US, South Korea scale back joint military drills ‘to reduce tension’ with North Korea

South Korean Marines attend the media day of the 65th South Korea Armed Forces Day ceremony on September 25, 2017 in Pyeongteak, South Korea.

The United States and South Korea announced Saturday that annual large-scale exercises, which were a cornerstone and recent common feature of the defense relationship between the two militaries, will end and will be re-configured into smaller exercises that do not carry the same high profile as earlier versions known to have been a major irritant to North Korea

The large scale named military exercises, commonly known as Foal Eagle and Key Resolve, were scheduled for this spring. The joint exercises will be scaled back and done on a small unit level or even include virtual training similar to the 2018 scaled back exercises.

Defense officials have said they believe they can achieve the necessary training needs in this manner. The announcement follows a phone call Saturday between acting US Defense Secretary Patrick Shanahan and South Korean Minister of National Defense Jeong Kyeong-doo.

“Following close coordination, both sides decided to conclude the Key Resolve and Foal Eagle series of exercises,” a readout from the Defense Department of the phone call said. “The Minister and Secretary reaffirmed their commitment to ensuring the continued combined defense of U.S.-ROK (Republic of Korea) combined forces to meet any security challenge, and agreed to maintain firm military readiness through newly designed Command Post exercises and revised field training programs.”

The US and South Korea will hold the military exercises from March 4 through March 12, the South Korean Defense Ministry said in a statement Sunday.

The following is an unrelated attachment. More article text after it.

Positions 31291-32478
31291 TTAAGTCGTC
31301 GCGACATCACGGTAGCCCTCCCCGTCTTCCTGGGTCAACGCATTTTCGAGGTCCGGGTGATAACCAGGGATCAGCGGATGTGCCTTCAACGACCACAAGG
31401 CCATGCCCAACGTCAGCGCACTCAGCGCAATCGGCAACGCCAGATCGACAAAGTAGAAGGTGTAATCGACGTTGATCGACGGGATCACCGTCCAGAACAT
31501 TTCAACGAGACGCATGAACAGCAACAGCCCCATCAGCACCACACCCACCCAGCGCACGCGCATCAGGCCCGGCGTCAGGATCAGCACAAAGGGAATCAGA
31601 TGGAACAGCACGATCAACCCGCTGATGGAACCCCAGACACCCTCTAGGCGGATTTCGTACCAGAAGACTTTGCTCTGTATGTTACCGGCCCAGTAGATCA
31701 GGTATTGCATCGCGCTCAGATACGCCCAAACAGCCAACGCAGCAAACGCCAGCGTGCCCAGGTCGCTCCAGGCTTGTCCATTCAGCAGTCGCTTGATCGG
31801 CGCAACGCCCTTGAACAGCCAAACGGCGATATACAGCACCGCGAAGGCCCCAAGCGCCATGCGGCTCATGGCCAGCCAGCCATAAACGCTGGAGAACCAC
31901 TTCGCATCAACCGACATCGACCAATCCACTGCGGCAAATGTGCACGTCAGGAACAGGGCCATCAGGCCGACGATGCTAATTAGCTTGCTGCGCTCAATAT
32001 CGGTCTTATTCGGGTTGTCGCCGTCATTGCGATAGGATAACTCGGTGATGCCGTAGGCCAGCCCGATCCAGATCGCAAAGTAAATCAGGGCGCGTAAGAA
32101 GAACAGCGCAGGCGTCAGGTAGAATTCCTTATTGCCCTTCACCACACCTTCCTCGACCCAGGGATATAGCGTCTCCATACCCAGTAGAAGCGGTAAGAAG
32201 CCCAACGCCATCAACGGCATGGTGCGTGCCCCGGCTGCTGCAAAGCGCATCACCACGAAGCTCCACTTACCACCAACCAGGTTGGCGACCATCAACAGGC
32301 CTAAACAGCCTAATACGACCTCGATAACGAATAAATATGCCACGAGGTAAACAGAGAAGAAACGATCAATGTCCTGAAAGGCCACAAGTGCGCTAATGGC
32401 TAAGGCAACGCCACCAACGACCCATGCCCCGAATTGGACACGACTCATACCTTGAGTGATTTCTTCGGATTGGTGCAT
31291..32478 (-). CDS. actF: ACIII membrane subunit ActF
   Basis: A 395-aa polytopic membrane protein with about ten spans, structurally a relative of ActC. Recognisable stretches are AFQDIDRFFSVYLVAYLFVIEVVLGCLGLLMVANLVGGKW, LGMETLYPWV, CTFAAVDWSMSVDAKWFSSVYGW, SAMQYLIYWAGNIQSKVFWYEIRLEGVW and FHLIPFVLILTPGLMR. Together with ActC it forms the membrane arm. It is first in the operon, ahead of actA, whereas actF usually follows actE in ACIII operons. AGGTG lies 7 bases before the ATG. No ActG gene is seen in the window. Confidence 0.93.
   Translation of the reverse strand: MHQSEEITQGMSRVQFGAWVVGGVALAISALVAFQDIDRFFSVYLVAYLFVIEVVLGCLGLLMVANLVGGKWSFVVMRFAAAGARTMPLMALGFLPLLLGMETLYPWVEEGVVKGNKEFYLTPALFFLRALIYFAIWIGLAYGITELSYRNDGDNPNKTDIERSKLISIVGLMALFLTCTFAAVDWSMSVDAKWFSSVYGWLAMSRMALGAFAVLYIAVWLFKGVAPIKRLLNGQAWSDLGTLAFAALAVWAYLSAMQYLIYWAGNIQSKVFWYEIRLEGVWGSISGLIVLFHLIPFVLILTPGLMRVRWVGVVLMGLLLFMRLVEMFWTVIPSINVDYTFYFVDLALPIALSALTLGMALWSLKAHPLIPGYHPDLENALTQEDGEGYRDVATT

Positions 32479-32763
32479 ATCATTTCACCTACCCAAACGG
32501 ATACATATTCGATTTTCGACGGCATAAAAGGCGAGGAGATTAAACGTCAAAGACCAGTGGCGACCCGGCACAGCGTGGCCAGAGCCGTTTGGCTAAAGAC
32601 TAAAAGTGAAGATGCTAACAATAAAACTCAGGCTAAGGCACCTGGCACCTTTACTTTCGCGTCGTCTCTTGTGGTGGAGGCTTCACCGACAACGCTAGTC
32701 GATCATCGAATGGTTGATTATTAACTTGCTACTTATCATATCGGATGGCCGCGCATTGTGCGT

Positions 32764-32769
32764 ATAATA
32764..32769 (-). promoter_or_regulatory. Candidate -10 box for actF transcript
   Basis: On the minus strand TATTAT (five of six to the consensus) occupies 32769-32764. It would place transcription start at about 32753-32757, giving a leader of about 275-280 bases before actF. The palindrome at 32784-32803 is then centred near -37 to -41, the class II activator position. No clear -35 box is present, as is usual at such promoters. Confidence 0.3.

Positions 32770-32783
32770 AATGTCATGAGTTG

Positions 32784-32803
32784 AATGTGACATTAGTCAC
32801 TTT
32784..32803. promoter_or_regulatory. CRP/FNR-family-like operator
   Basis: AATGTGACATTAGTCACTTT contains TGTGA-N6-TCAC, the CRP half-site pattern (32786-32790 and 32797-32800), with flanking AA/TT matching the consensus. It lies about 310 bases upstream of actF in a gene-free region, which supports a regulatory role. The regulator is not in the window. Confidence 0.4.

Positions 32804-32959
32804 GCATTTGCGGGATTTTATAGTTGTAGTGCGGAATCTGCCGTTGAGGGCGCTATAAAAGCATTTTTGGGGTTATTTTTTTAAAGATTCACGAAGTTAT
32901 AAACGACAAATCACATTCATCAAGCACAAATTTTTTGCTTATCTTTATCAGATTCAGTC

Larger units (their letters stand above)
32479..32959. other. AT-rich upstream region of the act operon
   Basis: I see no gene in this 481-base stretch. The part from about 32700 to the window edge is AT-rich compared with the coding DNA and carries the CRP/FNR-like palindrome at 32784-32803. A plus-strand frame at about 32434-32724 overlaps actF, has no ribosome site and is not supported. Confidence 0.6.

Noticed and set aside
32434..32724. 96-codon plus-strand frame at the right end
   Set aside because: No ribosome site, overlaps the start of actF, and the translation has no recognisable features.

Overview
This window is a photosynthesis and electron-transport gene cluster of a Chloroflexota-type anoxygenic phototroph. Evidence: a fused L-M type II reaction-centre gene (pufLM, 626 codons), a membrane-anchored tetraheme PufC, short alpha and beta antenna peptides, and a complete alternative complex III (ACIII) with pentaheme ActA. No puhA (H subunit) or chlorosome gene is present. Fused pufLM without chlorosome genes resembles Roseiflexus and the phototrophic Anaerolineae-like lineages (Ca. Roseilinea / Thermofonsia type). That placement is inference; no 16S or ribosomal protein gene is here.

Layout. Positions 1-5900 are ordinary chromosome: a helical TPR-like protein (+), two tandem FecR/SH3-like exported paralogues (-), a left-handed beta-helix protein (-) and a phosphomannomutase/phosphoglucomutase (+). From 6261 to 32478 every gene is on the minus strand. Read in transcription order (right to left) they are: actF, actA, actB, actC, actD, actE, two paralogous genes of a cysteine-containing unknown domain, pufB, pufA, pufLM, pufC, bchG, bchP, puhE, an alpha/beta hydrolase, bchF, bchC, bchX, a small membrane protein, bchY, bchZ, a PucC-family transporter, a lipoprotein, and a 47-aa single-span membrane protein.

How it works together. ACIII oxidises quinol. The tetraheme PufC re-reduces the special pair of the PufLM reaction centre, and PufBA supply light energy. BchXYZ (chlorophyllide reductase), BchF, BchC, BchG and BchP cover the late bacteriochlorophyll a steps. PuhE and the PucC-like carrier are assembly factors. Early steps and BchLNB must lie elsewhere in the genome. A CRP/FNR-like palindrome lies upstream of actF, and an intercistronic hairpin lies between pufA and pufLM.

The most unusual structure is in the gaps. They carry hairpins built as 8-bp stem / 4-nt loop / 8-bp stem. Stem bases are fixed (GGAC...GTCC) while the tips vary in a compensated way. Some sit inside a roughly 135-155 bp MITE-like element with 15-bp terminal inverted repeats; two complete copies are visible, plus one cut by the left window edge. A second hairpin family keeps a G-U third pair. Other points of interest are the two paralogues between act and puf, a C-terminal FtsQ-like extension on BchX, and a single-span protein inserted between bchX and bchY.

The joint command post drills name will be “Dongmaeng,” or alliance in English, and will replace Key Resolve. Foal Eagle drills will be replaced by a much smaller, battalion-sized exercise, the statement said.

The Dongmaeng exercise will highlight the longstanding and enduring partnership and friendship between the two nations along with their commitment to the defense of the Republic of Korea and regional stability, the Joint Chiefs of Staff and Combined Forces Command said in a statement.

“Exercise Dong Maeng provides us the opportunity to train and rehearse with our Republic of Korea, United States, and United Nations Sending State Partners,” said the ROK Chairman of the Joint Chiefs of Staff Gen. Park Han-Ki and the CFC Commander, Gen. Robert B. “Abe” Abrams.

“It is important for professional armies to train and maintain to a standard of readiness. These exercises are crucial in sustaining and strengthening the alliance.”

The announcement follows this week’s summit in Hanoi between President Donald Trump and North Korean leader Kim Jong Un that ended in a failure to reach an agreement between both sides.

“The Minister and Secretary made clear that the Alliance decision to adapt our training program reflected our desire to reduce tension and support our diplomatic efforts to achieve complete denuclearization of the Korean Peninsula in a final, fully verified manner,” said the readout.

Trump has also questioned the usefulness of the exercises citing the disproportionate share of the cost of the exercises borne by the United States over South Korea.

Sunday afternoon, he tweeted: “The reason I do not want military drills with South Korea is to save hundreds of millions of dollars for the U.S. for which we are not reimbursed. That was my position long before I became President. Also, reducing tensions with North Korea at this time is a good thing!”

The US had had already suspended several larger military exercises as part of an effort to ease tensions with North Korea following the June Singapore summit between Trump and Kim. Former Defense Secretary James Mattis told reporters last November that the 2019 version of the Foal Eagle exercise was being “reorganized a bit” to keep from “being harmful to diplomacy.”

By Barbara Starr and Jamie Crawford, CNN

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